Ralph shook his head. “No Char, Lash went in this way, but he didn’t come out the other side. There’d be more prints.”

“Dogs don’t just disappear Ralph,” she said and moved forward.

Gomez growled and Charlotte turned to comfort the big dog. Ralph examined the ring from all angles. It was wide enough for a bunch of people to have a picnic inside. It smelled like mushrooms and wet grass. Gomez growled when he touched a mushroom, warning him away.

“Lash is in there,” he told his sister and dog. “It’s a fairy ring.”

Fairies are nice,” Charlotte said. “Like Tinkerbell.”

“Right, are you sure?” Ralph asked Char because he wasn’t convinced.

“Mm-hmm,” she said, bobbing her head. “‘Sides, I’m a princess. They especially like princesses.”

Ralph didn’t know anything about fairies. He liked nice normal things like numbers and video games. Charlotte was good with animals and fairies were a sort of animal. Plus, he trusted Charlotte.  “Okay, but we go together. Hold hands.”

Gomez disagreed. Rumbling, he wouldn’t move, going so far as to sit flat, facing home. Charlotte took Ralph’s hand and led them into the center of the ring. At first, they just stood in the center of the grass but the air shimmered and Lash appeared. Lash barked and crashed into them, knocking them to the grass.

“Down boy!” Charlotte exclaimed while high voices giggled around them.

Ralph got Lash to sit and spotted a boy with dragonfly wings sitting around the dog’s neck. The boy has pointed ears, bright green eyes and wore a pair of jeans and a Minecraft Tee. He also had a tiny gold crown on his head. In the air around them, more fairies were fluttering around the circle. They were all colors and wore normal people clothes.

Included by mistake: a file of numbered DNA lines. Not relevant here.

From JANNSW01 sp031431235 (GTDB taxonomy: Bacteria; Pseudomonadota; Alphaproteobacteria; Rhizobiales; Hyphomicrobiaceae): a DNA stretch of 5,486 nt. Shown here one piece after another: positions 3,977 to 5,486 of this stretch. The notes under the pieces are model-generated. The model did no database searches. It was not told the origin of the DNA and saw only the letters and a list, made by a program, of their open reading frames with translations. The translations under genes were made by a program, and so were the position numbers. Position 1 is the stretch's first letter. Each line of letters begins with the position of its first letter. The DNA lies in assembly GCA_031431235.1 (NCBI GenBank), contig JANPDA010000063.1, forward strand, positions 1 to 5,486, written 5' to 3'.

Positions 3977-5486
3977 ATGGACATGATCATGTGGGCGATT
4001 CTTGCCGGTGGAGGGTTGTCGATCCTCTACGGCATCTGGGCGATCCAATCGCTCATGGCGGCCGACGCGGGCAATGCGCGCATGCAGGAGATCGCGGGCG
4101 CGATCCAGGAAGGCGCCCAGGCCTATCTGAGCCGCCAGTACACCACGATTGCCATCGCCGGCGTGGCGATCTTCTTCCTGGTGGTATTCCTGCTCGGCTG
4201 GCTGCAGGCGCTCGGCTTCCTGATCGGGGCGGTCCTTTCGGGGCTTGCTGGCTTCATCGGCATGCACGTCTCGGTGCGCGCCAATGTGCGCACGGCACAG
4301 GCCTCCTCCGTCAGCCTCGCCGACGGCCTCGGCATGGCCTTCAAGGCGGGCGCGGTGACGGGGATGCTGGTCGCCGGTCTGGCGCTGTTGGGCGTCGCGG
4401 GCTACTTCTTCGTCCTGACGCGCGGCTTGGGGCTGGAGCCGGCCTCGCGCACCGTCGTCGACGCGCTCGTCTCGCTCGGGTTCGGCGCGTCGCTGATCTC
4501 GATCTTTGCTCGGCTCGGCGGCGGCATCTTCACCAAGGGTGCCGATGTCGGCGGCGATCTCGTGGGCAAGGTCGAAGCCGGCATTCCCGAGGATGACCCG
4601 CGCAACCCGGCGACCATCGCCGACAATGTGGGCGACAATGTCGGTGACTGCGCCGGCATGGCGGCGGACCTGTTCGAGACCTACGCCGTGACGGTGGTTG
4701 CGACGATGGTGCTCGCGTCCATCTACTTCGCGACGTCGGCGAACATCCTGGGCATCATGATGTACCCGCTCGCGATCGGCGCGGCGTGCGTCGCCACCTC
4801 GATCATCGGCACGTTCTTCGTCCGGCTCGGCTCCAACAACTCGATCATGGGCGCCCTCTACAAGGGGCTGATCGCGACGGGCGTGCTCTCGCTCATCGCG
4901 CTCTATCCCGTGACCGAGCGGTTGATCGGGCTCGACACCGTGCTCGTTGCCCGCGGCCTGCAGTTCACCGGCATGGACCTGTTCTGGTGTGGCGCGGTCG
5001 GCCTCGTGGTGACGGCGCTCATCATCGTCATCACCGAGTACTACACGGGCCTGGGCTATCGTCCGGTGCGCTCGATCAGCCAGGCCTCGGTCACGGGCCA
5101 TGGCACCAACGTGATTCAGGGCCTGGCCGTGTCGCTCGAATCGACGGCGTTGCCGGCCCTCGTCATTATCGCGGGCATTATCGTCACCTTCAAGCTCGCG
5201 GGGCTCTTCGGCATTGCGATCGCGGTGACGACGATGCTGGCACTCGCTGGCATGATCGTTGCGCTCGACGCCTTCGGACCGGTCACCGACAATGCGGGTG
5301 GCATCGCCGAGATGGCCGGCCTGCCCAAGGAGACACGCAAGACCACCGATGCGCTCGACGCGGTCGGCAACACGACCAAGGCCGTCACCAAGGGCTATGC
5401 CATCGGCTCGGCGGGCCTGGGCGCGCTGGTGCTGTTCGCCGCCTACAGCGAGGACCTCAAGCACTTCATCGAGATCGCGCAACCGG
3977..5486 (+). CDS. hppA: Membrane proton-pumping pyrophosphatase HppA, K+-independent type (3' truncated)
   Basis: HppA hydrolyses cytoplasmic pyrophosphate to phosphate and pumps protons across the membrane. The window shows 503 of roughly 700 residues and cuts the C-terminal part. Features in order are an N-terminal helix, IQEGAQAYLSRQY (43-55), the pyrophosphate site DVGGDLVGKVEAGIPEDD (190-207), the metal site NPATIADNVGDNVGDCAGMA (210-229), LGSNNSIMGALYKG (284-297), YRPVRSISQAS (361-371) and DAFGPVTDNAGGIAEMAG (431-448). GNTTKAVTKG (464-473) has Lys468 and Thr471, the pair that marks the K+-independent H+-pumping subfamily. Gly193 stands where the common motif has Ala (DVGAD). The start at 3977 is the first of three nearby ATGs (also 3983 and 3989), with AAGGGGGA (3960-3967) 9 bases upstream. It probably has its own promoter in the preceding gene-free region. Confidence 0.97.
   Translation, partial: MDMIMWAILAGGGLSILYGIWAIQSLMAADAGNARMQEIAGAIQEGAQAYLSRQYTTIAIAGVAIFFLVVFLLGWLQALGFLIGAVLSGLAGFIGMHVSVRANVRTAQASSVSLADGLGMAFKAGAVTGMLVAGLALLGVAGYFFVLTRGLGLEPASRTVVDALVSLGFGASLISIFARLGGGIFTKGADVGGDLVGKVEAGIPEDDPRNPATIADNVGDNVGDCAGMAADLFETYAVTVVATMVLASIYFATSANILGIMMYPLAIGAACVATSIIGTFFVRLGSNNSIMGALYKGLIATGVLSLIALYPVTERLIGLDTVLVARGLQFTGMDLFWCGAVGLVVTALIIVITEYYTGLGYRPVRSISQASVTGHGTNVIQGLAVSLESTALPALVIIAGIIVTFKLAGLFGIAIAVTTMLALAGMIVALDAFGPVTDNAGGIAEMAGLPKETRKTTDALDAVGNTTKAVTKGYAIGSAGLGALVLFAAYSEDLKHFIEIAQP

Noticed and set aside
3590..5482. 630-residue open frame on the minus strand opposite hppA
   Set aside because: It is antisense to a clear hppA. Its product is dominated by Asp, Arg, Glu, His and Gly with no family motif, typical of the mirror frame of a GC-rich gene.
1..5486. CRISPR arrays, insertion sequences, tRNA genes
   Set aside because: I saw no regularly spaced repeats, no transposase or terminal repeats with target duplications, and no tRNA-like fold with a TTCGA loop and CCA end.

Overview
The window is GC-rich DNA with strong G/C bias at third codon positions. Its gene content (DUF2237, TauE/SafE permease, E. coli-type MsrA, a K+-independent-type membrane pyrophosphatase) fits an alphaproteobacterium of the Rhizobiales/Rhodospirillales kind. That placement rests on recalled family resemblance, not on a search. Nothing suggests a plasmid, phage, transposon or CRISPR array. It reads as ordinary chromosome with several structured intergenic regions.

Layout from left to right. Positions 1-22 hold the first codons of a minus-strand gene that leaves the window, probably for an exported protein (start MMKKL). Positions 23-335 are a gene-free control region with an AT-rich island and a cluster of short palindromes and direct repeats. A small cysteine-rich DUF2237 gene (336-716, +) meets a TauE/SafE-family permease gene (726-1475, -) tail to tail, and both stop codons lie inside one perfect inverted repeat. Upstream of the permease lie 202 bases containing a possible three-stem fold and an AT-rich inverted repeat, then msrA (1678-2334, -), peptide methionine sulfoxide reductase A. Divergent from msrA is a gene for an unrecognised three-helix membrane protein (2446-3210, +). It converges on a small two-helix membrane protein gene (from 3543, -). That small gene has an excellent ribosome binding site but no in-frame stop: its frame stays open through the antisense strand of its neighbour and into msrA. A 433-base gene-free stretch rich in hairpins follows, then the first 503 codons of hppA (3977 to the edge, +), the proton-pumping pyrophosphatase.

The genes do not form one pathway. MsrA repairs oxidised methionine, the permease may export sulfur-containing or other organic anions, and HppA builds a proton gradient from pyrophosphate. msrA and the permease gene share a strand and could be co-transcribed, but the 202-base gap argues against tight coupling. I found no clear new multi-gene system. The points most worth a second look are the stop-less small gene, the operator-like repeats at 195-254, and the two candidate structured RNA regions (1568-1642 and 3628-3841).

Charlotte was mesmerized. “Wow!”

“Dance! Play,” a girl fairy commanded.

The circle expanded and they couldn’t see poor Gomez in the grass anymore. Instead, they spotted a square for dancing next to a horseshoe pit. Beyond the pit was a fire where several strange creatures with hooves for feet were roasting marshmallows on sticks. Ralph saw groups of fairies carrying large hoops and dipping them into soap to create giant bubbles.

“Look! That’s why Lash ran in here! Silly dog can’t resist bubbles!” Charlotte squealed as Lash jumped and popped bubbles.

Gales of laughter escaped the fairies. Charlotte jumped and popped a few herself as Ralph watched nervously. This was cool but if they couldn’t see the ring any longer, how could they get back to Gomez? How would they get back home?

“All dance and play to honor the king!” the girl fairy commanded.

A ball landed in his arms. It was small but the right size for kicking, so he kicked it back to a group of tiny gnomes in red or green hats. They beckoned him over. Not wanting to be rude and seeing the girl fairy still hovering, he joined the game.